What History Tells Us About Stocks & The Fiscal Cliff

Many pundits and investors have been forecasting big trouble for the stock market if the U.S. goes off the “fiscal cliff” at the end of the year, and tax rates jump on income, capital gains, and dividends. But the firm of top strategist James O’Shaughnessy says history tells another story.

Looking at data going back to 1926, O’Shaughnessy Asset Management looked at how the stock market has fared during times of varying tax levels. “Our analysis suggests that, across history, tax rates and changes to those rates generally have not meaningfully impacted equity returns,” write Travis Fairchild and Patrick O’Shaughnessy in a paper detailing the study. “Surprisingly, dividend-paying stocks performed best when taxes were highest.”

OSAM separated all years from 1926-2011 into three categories — high, middle, low — based on the average effective tax rate for a family earning $250,000. It found that in the 1/3 of years with the lowest effective tax rate, the S&P 500 gained just 3.7% annualized, and produced an average dividend yield of 3.7%. In the third of years with the highest tax rate, the index gained 11.3% annualized, with a yield of 4.5%. In the middle third of years, it gained 13.9%, and yielded 3.3%.

The group also looked at how the market performed during the 10 years when taxes increased the most from the prior year, and the 10 years when taxes decreased the most. On average, in the year after the 10 highest increases were made, stocks gained 8.4%. The average three-year annualized return was 7.9%, while the average five-year annualized return was 15.7%. Following the largest decreases, one-year returns averaged 13.0%; three-year annualized returns were 8.4%; and five-year annualized returns averaged 13.4%. “Put simply,” Fairchild and O’Shaughnessy wrote, “large tax increases or decreases have not foretold doom or boom for equity returns.”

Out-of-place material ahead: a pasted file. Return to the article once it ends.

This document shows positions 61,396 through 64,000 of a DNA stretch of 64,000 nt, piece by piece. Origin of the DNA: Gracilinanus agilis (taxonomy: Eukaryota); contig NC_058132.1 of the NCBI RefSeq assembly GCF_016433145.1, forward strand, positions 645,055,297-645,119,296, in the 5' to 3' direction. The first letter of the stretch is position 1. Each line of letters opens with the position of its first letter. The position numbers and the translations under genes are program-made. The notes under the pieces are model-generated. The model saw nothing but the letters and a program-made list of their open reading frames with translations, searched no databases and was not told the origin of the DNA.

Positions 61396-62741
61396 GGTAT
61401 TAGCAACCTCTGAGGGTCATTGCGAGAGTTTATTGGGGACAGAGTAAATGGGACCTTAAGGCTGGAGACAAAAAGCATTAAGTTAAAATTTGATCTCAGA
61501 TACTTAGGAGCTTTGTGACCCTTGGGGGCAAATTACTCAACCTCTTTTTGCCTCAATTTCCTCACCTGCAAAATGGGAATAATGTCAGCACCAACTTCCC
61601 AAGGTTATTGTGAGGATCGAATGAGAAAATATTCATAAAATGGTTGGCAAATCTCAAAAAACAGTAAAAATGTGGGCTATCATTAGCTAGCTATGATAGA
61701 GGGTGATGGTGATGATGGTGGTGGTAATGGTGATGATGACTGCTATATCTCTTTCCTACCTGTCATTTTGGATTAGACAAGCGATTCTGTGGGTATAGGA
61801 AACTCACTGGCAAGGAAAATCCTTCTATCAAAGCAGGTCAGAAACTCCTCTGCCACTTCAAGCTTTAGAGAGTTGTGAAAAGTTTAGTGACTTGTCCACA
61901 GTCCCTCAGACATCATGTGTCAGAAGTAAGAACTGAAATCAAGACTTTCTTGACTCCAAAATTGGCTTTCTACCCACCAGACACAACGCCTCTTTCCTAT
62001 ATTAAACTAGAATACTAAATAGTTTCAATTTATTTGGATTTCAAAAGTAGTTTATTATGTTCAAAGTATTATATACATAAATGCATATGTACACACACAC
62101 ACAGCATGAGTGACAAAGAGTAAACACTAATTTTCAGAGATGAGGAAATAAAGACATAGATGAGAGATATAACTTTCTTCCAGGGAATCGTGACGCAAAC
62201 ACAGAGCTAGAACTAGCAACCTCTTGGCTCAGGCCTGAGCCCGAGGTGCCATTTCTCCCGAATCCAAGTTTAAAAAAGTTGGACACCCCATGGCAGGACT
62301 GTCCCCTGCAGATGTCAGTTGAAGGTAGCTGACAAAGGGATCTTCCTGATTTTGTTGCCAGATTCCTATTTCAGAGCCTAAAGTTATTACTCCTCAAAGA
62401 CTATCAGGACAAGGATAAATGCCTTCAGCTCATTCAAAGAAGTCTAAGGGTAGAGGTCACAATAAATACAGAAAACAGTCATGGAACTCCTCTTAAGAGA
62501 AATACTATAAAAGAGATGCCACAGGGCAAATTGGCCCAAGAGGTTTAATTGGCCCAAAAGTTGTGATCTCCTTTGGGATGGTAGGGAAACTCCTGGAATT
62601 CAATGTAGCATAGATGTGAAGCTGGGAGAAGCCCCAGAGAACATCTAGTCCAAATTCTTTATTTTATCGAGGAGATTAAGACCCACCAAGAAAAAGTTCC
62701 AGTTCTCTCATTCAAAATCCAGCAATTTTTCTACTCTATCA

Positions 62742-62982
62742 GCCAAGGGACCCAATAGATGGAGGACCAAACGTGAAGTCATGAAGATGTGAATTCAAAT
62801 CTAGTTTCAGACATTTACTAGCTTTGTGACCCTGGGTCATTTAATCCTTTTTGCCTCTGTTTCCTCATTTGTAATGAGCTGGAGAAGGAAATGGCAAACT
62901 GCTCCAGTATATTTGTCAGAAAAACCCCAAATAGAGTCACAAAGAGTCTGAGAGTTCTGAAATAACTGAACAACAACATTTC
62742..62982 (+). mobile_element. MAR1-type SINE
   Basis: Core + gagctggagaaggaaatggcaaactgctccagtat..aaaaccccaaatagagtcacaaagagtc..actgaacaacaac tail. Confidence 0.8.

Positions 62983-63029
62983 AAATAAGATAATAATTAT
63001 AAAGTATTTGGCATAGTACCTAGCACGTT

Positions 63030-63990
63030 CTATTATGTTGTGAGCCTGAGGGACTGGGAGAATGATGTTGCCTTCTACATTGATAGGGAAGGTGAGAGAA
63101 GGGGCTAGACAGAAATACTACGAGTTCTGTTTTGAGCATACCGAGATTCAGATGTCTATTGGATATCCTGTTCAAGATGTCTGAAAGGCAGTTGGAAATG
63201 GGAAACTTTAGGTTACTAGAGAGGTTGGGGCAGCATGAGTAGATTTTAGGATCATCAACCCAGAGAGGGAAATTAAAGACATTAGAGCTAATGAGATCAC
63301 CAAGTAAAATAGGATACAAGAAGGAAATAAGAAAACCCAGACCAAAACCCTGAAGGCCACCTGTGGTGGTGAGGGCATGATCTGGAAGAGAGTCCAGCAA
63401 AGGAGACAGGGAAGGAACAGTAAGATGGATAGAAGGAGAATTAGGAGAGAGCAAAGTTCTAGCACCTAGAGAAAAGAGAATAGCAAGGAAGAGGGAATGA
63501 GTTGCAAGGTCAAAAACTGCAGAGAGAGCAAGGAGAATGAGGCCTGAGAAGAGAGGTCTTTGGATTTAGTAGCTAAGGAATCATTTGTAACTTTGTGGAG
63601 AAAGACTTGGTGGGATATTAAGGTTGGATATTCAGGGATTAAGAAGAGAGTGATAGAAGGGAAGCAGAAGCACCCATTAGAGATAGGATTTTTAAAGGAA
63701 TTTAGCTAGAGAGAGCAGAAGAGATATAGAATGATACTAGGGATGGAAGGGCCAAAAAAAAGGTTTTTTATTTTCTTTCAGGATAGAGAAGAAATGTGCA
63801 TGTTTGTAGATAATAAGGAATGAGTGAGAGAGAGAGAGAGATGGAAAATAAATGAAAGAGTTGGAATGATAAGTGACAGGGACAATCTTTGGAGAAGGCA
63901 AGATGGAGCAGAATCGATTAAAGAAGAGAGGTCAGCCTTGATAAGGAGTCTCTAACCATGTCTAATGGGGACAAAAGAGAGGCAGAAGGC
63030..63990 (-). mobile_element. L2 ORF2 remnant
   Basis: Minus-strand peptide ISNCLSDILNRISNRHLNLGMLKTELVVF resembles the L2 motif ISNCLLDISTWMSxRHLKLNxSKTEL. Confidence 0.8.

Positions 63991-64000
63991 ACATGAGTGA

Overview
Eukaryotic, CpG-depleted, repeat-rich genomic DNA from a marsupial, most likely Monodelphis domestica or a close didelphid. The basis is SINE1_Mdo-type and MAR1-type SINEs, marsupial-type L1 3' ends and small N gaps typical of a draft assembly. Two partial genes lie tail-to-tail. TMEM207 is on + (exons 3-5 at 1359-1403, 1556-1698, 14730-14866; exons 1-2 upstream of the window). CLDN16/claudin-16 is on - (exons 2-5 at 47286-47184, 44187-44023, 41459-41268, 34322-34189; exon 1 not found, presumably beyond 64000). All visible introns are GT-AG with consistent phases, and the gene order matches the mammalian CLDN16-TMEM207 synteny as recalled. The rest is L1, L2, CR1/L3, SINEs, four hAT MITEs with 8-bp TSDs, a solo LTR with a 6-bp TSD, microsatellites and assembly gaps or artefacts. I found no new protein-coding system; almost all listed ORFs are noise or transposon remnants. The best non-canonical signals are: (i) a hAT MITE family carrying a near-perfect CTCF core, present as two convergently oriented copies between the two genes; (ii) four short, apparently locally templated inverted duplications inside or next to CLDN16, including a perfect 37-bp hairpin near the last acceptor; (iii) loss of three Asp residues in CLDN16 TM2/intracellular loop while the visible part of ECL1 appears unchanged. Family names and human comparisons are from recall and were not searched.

OSAM found a similar situation with dividends. The outperformance of high-dividend stocks was basically the same, on average, during periods when dividends were taxed as regular income, periods when dividends were exempt from taxation, and periods when dividends were taxed at 15%. They found just one example of a dividend tax increase in the neighborhood of what the fiscal cliff could cause (1954-55), and found that high-dividend stocks outperformed following that increase as well.

Fairchild and O’Shaughnessy say they aren’t arguing that large tax hikes are good for stocks, or that there is a causal relationship between high taxes and strong dividend stock returns. “But it does contradict the projections of those calling for a sell off in dividend-paying stocks as the fiscal cliff nears,” they say, adding that they think valuation declines in high-dividend stocks “should be short-term and unsustainable” and would likely lead to a big buying opportunity. They say now is not a time to panic, and that what should drive stock returns in the future is the quality of companies and the price of their shares — not tax rates.